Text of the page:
Christmas in Aleppo: Syrians celebrate as city recovers from years-long bloodshed (VIDEOS)
Hundreds of Syrians took to the streets of Aleppo to celebrate Christmas, as the peaceful life continues to get back on track in the ancient city, two years after its liberation.
Christmas in the Syrian city of Aleppo is a very special holiday indeed – and that's not since it housed the largest Christian minority in the predominantly Muslim country before the war.
The battle for the city, which raged for four and a half years, ended just a couple days before Christmas back in 2016, and the holiday now goes hand in hand with the liberation celebrations.
The city, once the largest in Syria, has seen years of intense urban warfare, getting split roughly in half between government forces and a conglomerate of assorted militant groups. As the Syrian government forces and their allies scored a decisive victory, the city's Christians were free to openly celebrate Christmas in – back then, relative – safety.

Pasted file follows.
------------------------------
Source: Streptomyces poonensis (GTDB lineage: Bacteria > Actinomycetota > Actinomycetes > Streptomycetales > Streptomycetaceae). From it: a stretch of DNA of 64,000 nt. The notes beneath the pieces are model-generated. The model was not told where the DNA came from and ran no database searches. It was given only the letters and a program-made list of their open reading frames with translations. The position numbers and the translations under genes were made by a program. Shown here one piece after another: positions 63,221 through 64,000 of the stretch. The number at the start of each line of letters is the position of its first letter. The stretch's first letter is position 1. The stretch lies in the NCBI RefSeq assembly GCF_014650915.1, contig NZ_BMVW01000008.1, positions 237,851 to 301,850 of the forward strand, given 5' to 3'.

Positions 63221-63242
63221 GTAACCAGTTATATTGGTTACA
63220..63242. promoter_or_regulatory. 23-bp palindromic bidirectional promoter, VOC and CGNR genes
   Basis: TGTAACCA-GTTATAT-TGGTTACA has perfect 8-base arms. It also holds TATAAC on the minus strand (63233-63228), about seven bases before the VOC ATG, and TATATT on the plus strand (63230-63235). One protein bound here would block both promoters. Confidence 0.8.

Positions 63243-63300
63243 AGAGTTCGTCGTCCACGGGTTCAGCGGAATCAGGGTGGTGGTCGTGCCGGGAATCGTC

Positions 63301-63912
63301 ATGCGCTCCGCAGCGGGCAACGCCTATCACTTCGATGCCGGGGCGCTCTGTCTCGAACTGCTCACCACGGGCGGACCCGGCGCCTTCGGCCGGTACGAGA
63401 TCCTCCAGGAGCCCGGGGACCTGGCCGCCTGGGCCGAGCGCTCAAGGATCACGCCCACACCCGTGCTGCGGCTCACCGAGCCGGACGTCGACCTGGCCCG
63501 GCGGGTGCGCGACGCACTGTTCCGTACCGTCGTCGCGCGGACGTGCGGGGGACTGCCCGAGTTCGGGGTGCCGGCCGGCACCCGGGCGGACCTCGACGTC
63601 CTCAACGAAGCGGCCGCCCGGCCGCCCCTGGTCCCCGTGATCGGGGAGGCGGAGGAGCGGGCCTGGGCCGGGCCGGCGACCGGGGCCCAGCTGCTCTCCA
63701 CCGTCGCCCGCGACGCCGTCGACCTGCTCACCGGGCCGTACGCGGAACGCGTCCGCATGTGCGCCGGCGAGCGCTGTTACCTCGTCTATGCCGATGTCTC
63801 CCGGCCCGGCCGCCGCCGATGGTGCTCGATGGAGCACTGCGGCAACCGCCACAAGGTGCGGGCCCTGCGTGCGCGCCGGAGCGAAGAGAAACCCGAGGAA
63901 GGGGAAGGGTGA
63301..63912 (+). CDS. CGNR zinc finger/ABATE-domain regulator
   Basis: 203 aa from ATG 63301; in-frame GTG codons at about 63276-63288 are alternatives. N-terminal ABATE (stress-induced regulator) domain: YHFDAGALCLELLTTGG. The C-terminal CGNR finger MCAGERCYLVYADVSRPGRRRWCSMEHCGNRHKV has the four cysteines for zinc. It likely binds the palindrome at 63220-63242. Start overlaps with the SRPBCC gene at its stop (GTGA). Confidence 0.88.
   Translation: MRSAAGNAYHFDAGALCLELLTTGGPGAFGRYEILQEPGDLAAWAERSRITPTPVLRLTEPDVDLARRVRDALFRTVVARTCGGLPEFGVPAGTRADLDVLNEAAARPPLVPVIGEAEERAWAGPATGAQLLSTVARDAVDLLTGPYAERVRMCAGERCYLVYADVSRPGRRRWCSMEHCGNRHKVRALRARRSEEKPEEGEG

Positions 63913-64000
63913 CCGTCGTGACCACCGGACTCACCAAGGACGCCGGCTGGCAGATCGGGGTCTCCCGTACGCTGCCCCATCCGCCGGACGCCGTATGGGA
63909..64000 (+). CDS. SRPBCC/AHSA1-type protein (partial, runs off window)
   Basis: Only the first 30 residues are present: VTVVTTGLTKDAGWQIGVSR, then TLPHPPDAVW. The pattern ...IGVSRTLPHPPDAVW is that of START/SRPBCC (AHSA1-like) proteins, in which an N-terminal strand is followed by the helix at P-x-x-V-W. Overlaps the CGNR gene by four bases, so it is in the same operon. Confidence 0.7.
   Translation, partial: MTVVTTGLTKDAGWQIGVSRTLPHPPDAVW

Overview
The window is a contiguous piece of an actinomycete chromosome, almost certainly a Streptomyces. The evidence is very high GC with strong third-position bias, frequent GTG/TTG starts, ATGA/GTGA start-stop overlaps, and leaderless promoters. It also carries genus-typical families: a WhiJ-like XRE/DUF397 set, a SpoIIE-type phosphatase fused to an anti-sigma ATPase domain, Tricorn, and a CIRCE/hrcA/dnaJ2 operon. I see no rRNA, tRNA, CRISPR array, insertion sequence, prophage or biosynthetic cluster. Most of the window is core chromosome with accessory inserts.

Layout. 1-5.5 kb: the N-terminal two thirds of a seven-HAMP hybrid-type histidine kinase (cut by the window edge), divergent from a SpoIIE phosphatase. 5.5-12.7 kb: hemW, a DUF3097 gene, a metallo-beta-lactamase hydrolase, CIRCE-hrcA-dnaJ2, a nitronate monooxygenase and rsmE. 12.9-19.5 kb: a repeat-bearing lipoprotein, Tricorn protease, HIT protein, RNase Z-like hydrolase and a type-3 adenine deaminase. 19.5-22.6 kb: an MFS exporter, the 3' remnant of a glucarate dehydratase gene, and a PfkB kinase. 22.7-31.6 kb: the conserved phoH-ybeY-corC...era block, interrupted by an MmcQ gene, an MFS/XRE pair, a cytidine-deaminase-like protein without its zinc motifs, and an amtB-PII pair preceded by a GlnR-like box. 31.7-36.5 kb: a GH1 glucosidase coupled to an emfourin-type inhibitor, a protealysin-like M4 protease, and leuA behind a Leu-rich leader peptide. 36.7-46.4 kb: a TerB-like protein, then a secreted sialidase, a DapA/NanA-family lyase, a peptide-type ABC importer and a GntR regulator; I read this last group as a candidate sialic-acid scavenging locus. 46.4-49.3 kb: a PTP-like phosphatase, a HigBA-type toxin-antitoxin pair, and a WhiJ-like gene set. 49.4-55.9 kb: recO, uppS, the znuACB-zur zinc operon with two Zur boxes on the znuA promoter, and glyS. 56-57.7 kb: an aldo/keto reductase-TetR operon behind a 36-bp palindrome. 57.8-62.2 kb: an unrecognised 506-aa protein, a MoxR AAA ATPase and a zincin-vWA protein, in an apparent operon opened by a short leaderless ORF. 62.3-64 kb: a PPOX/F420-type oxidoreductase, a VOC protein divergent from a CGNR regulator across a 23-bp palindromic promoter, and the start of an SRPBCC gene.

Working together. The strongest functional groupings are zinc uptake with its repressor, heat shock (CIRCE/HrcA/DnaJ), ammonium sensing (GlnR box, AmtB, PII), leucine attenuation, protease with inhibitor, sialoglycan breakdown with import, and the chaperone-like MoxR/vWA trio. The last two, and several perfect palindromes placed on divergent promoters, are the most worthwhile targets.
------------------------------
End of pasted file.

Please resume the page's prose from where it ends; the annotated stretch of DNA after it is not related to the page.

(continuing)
Two years later, the celebrations have gotten into full swing, starting to resemble the colourful pre-war festivities. Footage from the scene shows the unveiling of the city's main Christmas tree at the Al Aziziyah square, Santa costume-clad children singing, and fireworks – instead of bullet tracers – lighting up the night skies.
The residents of Aleppo hope the whole of Syria will re-emerge from the ashes, as their city did.
“Aleppo is still alive. It went on despite the war and siege. What we witness now, the return of farmers and citizens to their land and villages, destroyed by terrorism, is a good omen,” a local resident told RT's Ruptly.
We hope that we can rebuild Syria as it was before. This is a tribute to the steadfast, patient and victorious people of Aleppo. We hope all of Syria would be like [Aleppo], and may we get rid of terrorism. We hope the victory will be there soon. Merry Christmas.
The city still has a long way to go to recover fully from the lengthy bloodshed, yet it appears to be walking this path steadily since the liberation.
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